He was brought up on the outskirts of London in Richmond, and educated at the University of Sussex, and has worked for the Times Literary Supplement since 1981, first as poetry and fiction editor, and then as deputy editor. He was also a poetry critic for The Observer, and the Sunday Independent from 1985-1990. He has edited the "Collected Poems of Ian Hamilton" (Faber&Faber, 2009).
He has taught creative writing for the Bread Loaf Writers' Conference, Arvon Foundation, the Poetry Society, London, and at the American University in Paris. He was a judge for the Christopher Tower Poetry Prizes.
One sometimes thinks that the personal past, those childhood reveries and glints of sunlight on far-off summer lawns that FR Leavis so detested in the work of Edith Sitwell, is about all the modern English poet has left - that, and a fatal habit of parading his influences to the point where what gets written is often only a variation on an existing text. To suggest that the dominant note of Alan Jenkins's new collection is elegiac is not, in the end, to say a great deal, either about his poems, Jenkins himself or even his development as a writer. In the Hot-house (1988), his first outing - this is the fifth - came crammed with exactly the same kind of aching reminiscence: maternal shadows in the Eden-era nursery, the "flushed, unfussed, unreluctant, dapper" figure of Jenkins senior, the rueful acknowledgment of influence, the sail-boat nosing along a pre-lapsarian Thames. All these - taken out, dusted down and re-examined - contribute something to A Shorter Life's prevailing air of lamp-eyed brooding.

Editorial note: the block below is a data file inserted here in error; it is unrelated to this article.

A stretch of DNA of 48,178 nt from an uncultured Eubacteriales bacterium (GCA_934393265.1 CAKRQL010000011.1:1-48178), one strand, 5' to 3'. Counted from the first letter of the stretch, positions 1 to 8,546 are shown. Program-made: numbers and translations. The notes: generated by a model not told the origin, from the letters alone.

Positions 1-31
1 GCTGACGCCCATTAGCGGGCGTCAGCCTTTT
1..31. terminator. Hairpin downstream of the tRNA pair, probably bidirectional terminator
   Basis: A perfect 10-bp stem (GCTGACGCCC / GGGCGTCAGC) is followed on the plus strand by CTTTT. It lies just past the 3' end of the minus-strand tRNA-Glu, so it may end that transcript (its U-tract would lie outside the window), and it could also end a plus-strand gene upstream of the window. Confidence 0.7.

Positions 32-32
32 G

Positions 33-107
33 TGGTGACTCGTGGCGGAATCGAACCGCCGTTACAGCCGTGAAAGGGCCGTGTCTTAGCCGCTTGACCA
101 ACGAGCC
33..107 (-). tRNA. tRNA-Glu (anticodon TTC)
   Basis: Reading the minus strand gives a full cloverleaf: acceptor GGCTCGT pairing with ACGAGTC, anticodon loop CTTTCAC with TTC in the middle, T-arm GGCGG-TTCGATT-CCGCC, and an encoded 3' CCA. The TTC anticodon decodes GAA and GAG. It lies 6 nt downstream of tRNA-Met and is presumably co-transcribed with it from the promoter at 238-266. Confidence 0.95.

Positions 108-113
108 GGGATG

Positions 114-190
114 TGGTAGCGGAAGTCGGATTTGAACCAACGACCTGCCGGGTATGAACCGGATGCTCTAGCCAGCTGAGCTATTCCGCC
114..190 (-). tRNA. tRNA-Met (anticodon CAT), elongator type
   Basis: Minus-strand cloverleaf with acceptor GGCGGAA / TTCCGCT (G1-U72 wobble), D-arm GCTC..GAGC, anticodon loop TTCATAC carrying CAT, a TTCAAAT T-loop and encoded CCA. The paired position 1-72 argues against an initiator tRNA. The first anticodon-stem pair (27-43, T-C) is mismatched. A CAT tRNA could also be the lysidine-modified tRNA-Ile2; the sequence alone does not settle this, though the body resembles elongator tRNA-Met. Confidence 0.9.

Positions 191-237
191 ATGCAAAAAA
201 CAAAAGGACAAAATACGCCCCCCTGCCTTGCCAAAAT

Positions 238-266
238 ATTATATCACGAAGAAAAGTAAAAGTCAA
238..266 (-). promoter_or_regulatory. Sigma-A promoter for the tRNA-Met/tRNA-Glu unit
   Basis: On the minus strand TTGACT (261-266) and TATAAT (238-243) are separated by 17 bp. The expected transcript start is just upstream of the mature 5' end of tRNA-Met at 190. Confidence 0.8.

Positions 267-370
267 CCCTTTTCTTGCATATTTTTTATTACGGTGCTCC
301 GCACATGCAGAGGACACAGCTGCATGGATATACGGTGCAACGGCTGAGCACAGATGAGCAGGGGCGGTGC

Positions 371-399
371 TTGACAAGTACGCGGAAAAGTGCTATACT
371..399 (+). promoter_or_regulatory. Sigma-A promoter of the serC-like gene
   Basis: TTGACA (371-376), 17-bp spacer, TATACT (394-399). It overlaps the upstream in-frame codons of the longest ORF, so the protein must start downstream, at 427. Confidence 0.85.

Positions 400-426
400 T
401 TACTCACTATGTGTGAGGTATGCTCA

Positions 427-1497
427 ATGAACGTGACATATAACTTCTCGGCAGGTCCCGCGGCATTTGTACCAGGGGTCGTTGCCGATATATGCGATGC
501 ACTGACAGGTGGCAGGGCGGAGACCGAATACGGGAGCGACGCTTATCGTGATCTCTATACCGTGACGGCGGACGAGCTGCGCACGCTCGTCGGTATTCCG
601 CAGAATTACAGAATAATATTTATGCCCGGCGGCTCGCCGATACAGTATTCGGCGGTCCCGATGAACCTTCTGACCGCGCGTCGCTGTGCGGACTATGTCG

Late in this American debut by the British poet Alan Jenkins, the speaker asks himself, "Are you still that suburban / boy who dreamed of taking opium with Baudelaire / or wine with Byron?" Yes and no, the middle-aged poet seems to answer. Throughout this stylish, bitingly autobiographical collection, selected from four previous volumes dating to the late 1980's, we see how Jenkins's early idealism has been transformed by the passage of time. What remains constant is his cool, velvety use of traditional prosody and forms.
A Shorter Life, Alan Jenkins's fifth and best collection, finds the poet less than impressed with his behaviour. The court of the self proves implacable. It is not enough to confess: there has to be judgement, too, in the form of ineradicable self-knowledge. Confession is the mode of the American Robert Lowell, of whom there are faint echoes here, while much of Jenkins's imaginative furniture is French: how interesting, then, that at times he should so strongly recall Philip Larkin, who did not like Abroad but had clearly read its poets all the same.